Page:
Dutch explorer and exceptional navigator Abel Tasman explored the islands of Vanua Levu and Taveuni in 1643.  Another famous explorer Englishman Captain James Cook sailed through the Lau Group of islands in 1774.  Captain William Bligh, who sailed with Captain James Cook's as a young Lieutenant during the 1774 expedition, is credited with the first charting of the islands.  Captain Bligh passed through Fiji in 1789 through the area just north of Vita Levu, after being set adrift in a small boat following the infamous Mutiny on the Bounty.  This area is now named Bligh Water.  He traveled through on his way to Timor from Tahiti in a 23-foot boat with eighteen loyal crewmembers.  He returned three years later in the HMS Providence to further explore and chart the islands, and to bring back the breadfruit from Tahiti.

During the 18th century British explorers visited additional islands in Fiji.  The population found by these explorers was one of a mixed Melanesian-Polynesian, the latter dominating the windward sides of the islands and the former the interiors.  There was a complex society with chiefs at its head.  The Lau island group was named the Exploring Islands by a U.S. survey expedition in 1840.

Fifteen years later, the discovery of sandalwood on the southwestern coast of Vanua Levu led to an increase of Western trading ships visiting Fiji.  Up until then, the only European contact with the Fijians had been limited to the occasional trading ship or shipwrecked sailor.  Sandalwood was highly valued in China where it fetched high prices.  Many beachcombers sailed from Australian ports in the hopes of making their fortune in this lucrative trade.  A sandalwood rush began in the first few years but it dried up when supplies dropped between 1810-1814.  The sandalwood trade also attracted many American ships in the early 19th century, and the chiefs of the Mbau in native wars used firearms salvaged from shipwrecks.  By 1820, the traders were back this time for beche-de-mer or sea cucumber considered a real delicacy in the East.  The sandalwood and beche-de-mer trade attracted many people to Fiji during this early trading period.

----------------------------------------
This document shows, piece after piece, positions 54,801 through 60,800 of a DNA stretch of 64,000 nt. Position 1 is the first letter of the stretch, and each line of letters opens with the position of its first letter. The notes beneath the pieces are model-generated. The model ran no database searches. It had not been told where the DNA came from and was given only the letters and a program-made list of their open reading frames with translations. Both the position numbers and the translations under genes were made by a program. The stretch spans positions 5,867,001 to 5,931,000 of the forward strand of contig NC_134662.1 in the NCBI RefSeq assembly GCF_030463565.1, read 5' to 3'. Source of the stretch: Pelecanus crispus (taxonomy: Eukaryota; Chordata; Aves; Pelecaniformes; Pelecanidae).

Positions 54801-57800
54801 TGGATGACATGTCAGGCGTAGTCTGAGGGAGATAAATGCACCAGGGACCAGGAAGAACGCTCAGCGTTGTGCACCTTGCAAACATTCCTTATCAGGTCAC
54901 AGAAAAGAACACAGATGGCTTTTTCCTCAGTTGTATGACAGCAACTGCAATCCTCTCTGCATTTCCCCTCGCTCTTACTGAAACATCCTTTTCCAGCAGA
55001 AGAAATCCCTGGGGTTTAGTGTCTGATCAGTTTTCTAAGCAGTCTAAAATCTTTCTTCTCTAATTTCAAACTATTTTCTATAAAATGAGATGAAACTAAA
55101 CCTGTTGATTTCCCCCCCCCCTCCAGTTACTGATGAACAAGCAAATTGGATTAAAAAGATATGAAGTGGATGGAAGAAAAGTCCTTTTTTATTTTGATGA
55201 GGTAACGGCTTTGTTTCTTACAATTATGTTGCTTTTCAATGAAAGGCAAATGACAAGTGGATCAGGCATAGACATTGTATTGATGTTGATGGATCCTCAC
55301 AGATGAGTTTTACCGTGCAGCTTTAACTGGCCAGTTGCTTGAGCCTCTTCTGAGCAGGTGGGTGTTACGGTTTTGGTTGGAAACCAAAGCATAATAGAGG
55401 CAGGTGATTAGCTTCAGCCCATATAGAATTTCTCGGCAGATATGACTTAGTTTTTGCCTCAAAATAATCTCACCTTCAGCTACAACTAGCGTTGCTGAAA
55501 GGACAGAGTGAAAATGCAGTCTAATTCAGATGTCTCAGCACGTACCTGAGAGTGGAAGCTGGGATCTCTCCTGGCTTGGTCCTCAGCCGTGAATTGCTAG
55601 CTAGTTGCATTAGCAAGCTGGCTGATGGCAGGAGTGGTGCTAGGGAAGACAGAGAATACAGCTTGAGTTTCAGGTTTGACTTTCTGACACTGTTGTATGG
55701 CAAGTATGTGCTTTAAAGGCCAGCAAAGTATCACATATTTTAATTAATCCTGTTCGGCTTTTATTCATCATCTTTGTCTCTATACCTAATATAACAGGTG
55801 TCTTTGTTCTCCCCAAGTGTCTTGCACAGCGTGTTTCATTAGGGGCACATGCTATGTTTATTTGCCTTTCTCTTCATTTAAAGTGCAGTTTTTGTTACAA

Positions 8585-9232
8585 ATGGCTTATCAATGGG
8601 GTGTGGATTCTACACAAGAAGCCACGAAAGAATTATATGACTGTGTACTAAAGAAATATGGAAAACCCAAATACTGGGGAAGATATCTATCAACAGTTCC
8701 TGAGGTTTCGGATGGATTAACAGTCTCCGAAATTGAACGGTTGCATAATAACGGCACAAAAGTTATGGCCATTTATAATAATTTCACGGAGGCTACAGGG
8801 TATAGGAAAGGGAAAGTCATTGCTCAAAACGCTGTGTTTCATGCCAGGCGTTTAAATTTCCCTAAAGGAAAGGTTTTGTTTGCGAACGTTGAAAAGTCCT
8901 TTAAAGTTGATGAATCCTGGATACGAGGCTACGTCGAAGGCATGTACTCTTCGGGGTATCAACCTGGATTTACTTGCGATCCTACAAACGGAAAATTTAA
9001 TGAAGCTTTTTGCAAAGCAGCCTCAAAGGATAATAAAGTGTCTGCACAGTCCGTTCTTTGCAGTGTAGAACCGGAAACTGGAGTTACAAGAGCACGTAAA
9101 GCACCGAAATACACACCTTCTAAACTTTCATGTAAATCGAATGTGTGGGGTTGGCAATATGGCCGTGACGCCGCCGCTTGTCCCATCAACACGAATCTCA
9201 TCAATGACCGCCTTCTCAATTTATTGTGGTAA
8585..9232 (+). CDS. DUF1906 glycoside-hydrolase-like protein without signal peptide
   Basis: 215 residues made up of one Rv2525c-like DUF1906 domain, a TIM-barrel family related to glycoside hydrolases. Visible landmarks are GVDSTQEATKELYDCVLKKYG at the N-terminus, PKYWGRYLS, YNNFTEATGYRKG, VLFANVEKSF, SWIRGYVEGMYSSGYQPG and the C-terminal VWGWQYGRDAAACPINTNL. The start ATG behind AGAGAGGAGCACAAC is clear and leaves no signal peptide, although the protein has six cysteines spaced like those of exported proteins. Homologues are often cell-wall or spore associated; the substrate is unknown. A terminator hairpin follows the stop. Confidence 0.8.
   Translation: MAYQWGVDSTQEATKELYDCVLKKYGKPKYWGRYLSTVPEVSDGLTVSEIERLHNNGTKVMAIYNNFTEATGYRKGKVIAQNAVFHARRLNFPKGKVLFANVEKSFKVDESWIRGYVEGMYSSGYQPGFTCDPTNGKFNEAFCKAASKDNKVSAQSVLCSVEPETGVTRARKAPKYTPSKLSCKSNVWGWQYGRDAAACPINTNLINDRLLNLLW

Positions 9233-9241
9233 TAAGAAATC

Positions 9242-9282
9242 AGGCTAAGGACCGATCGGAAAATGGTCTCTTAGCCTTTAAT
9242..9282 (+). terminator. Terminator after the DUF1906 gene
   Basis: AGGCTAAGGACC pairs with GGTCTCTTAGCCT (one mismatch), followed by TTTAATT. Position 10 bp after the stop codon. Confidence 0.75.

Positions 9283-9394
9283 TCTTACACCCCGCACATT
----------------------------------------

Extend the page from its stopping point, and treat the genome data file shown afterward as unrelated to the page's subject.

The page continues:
The first Christian missionaries arrived in Fiji in 1830 they were originally from Tahiti.  Permanent traders and the first European missionaries arrived in 1835.

All of this trade directly led to the rise in power of some of Fijian chiefs over others.  By the 1850s, the missionaries had gained influence over native Fijians and it wasn't long before most of the chiefs and through them, people of Fiji converted to Christianity.  The tiny island of Mbau, off the coast of Viti Levu, and its chief Cakobau was one such example.  Cakobau, became a Christian and a champion of the missionaries, and by 1854 one of the Fijiís most influential native chiefs.  Cakobau later proclaimed himself the King of Fiji (Tui Viti) and was quite instrumental in Fiji's dealing with Europeans especially the British.  The period between 1860 and 1870 saw an influx of European settlers into Fiji, with many making Levuka their home.  Many were here to make their fortune in cotton following the worldwide cotton boom.  In 1857 a British consul was appointed at Levuka.  In 1874 a deed of unconditional cession to Queen Victoria was completed between the British and Cakobau, and Fiji was proclaimed a crown colony.  The islands were colonized by Britain after this time.

The colonial government, under Fiji's first Governor Sir Arthur Gordon, brought in indentured laborers from India to work on sugar and cotton plantations from 1879.